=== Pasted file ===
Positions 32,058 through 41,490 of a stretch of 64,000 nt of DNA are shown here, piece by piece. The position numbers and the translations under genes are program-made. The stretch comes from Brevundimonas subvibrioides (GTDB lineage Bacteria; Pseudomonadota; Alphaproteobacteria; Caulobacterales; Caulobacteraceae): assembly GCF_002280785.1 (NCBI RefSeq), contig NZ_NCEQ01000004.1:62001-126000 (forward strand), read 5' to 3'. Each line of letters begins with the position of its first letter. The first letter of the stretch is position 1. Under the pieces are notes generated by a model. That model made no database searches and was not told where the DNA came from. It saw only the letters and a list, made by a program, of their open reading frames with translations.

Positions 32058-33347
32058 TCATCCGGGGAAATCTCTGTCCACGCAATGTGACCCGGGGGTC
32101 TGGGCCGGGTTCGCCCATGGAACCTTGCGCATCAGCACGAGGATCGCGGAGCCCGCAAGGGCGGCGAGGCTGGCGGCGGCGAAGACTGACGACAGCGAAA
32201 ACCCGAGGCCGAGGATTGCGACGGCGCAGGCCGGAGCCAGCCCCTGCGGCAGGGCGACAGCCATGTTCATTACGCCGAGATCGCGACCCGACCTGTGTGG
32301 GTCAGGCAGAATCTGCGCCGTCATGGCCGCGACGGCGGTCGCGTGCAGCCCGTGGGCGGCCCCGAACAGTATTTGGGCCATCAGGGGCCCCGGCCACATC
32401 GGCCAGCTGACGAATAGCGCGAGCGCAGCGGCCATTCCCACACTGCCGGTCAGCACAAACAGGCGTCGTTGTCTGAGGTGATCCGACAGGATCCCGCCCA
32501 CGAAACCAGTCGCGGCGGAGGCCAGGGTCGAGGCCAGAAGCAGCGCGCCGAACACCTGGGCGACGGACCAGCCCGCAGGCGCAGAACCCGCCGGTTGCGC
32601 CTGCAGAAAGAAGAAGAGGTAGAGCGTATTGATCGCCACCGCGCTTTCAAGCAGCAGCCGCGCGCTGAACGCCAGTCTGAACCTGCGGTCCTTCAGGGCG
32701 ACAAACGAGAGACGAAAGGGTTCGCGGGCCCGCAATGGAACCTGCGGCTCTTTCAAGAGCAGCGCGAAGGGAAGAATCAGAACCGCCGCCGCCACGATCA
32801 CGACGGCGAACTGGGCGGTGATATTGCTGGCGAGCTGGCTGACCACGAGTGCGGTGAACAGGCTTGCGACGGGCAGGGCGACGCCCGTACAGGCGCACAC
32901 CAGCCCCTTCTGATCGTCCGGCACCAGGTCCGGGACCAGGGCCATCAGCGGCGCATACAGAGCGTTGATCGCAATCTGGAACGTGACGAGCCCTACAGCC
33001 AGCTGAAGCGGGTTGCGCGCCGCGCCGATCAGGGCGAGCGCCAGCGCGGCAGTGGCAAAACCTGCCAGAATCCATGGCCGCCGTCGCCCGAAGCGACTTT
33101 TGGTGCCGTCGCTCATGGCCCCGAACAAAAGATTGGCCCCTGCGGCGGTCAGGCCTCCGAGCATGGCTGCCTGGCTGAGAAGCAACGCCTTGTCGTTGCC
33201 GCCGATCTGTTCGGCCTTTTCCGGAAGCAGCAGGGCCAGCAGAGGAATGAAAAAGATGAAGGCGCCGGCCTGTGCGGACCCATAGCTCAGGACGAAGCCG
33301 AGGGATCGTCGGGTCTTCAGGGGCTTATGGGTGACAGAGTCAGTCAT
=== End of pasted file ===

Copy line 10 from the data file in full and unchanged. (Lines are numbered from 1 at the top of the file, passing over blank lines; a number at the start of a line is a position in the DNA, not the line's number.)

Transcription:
32701 ACAAACGAGAGACGAAAGGGTTCGCGGGCCCGCAATGGAACCTGCGGCTCTTTCAAGAGCAGCGCGAAGGGAAGAATCAGAACCGCCGCCGCCACGATCA